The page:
Read the passage given below and solve the questions based on it.
Political ploys initially hailed as master-strokes often end up as flops. The Rs 60,000 crores farm loan waiver announced in the budget writes off 100% of overdues of small and marginal farmers holding up to two hectares, and 25% of overdues of larger farmers. While India has enjoyed 8%–9% GDP growth for the past few years, the boom has bypassed many rural areas and farmer distress and suicides have made newspaper headlines. Various attempts to provide relief (employment guarantee scheme. Public distribution system) have made little impact, thanks to huge leakages from the government’s lousy delivery systems. So, many economists think the loan waiver is a worthwhile alternative to provide relief.
However, the poorest rural folk are landless labourers, who get neither farm loans nor waivers. Half of the small and marginal farmers get no loans from banks and depend entirely on moneylenders and will not benefit. Besides, rural India is full of the family holdings rather than individual holdings and family holding will typically be much larger than two hectares even for dirt-poor farmers, who will, therefore, be denied the 100% waiver. It will, thus, fail in both economic and political objectives. IRDP loans to the rural poor in the 1980s demonstrated that crooked bank officials demand bribes amounting to one-third the intended benefits. Very few of the intended beneficiaries who merited relief received it. After the last farm loan waiver will similarly, slow down fresh loans to deserving farmers. While overdues to co-operatives may be higher, economist Surjit Bhalla says less than 5% of farmer loans to banks are overdue, i.e., overdues exist for only 2.25 million out of 90 million farmers. If so, then the 95% who have repaid loans will not benefit. They will be angry at being penalized for honesty.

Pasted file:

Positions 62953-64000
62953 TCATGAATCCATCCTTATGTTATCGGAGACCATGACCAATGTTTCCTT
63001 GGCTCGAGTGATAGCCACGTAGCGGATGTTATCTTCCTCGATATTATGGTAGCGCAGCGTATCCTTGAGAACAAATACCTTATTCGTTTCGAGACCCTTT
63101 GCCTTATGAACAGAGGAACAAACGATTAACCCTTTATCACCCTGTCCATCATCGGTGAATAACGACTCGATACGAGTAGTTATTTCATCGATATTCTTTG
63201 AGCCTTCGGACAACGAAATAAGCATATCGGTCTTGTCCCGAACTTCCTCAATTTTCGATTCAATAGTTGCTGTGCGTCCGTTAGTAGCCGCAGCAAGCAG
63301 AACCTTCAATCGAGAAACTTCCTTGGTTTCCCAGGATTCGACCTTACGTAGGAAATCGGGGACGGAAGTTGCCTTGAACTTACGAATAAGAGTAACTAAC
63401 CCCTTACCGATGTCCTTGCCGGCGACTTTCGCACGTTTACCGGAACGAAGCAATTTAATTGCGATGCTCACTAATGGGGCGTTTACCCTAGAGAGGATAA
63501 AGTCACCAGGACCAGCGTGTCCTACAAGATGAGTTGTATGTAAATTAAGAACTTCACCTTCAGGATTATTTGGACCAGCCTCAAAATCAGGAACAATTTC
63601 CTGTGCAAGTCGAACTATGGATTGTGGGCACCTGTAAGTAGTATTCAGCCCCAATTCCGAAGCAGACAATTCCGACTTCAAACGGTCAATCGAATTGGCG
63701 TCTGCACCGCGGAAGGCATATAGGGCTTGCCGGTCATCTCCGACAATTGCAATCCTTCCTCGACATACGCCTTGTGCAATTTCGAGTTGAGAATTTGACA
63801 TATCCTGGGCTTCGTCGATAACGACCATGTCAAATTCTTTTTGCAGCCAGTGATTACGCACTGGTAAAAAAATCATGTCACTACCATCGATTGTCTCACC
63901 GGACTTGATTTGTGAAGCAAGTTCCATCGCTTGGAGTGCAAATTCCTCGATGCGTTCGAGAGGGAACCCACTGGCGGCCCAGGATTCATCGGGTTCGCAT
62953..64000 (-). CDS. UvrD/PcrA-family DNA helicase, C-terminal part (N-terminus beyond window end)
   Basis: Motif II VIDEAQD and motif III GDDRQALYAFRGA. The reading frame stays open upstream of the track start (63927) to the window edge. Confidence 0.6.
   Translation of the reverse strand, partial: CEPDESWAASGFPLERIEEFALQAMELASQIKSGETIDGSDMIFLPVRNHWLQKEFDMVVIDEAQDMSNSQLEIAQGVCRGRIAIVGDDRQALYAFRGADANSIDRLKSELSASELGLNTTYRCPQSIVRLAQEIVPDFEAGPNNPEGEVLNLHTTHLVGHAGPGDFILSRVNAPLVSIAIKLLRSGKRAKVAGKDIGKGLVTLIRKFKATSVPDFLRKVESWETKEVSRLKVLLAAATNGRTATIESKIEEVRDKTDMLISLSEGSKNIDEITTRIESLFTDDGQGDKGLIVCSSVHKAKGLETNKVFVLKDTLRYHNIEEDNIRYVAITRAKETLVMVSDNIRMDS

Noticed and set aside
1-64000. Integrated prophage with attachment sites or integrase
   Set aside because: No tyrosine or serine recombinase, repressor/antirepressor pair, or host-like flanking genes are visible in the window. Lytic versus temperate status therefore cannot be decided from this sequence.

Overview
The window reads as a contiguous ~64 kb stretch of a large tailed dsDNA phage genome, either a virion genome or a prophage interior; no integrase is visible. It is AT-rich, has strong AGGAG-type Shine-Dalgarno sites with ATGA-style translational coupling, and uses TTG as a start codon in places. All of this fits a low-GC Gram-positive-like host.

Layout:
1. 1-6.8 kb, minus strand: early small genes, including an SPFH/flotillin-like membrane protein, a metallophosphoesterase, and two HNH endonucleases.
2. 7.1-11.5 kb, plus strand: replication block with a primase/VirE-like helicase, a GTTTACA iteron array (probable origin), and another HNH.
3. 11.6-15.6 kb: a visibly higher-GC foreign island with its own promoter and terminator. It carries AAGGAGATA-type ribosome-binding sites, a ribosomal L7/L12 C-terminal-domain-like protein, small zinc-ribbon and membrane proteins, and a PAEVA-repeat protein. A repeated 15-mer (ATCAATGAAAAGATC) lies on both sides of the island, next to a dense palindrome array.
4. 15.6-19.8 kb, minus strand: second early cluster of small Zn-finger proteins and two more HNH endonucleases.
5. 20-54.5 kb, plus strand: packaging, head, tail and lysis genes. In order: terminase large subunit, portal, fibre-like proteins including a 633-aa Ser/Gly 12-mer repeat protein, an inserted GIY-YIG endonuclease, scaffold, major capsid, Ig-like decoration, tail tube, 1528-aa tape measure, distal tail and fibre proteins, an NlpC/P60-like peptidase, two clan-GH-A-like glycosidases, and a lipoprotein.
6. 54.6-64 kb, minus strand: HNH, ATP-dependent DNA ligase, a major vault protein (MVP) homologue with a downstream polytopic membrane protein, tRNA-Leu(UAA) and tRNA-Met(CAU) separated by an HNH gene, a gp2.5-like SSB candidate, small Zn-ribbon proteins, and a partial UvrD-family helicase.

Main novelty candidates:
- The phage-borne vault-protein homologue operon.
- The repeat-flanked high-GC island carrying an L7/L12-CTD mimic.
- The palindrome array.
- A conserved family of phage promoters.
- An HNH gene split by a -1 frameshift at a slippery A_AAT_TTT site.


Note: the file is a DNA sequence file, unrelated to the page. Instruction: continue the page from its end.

The budget thus grossly overestimates the number of beneficiaries. It also underestimates the negative effects of the waiver-encouraging wilful default in the future and discouraging fresh bank lending for some years. Instead of trying to reach the needy, through a plethora of leaky schemes we should transfer cash directly to the needy using new technology like biometric smart cards, which are now being used in many countries and mobiles phones bank accounts. Then benefits can go directly to phone accounts operable only by those with biometric cards, ending the massive leakages of current schemes.
The political benefits of the loan waiver have also been exaggerated since if only and many of these have to pay bribes to get the actual benefit, will the waiver really be a massive vote-winner? Members of joint families will feel aggrieved that, despite having less than one hectare per head, their family holding is too large to qualify for the 100% waiver. All finance ministers, of central or State Governments give away freebies in their last budgets hoping to win electoral regards. Yet, four-fifth of all incumbent governments is voted out. This shows that beneficiaries of favours are not notably grateful, while those not so favored may feel aggrieved and vote for the opposition. That seems to be why election budgets constantly fail to win elections in India and the loan waiver will not change that pattern.
What is the author’s view of the loan waiver?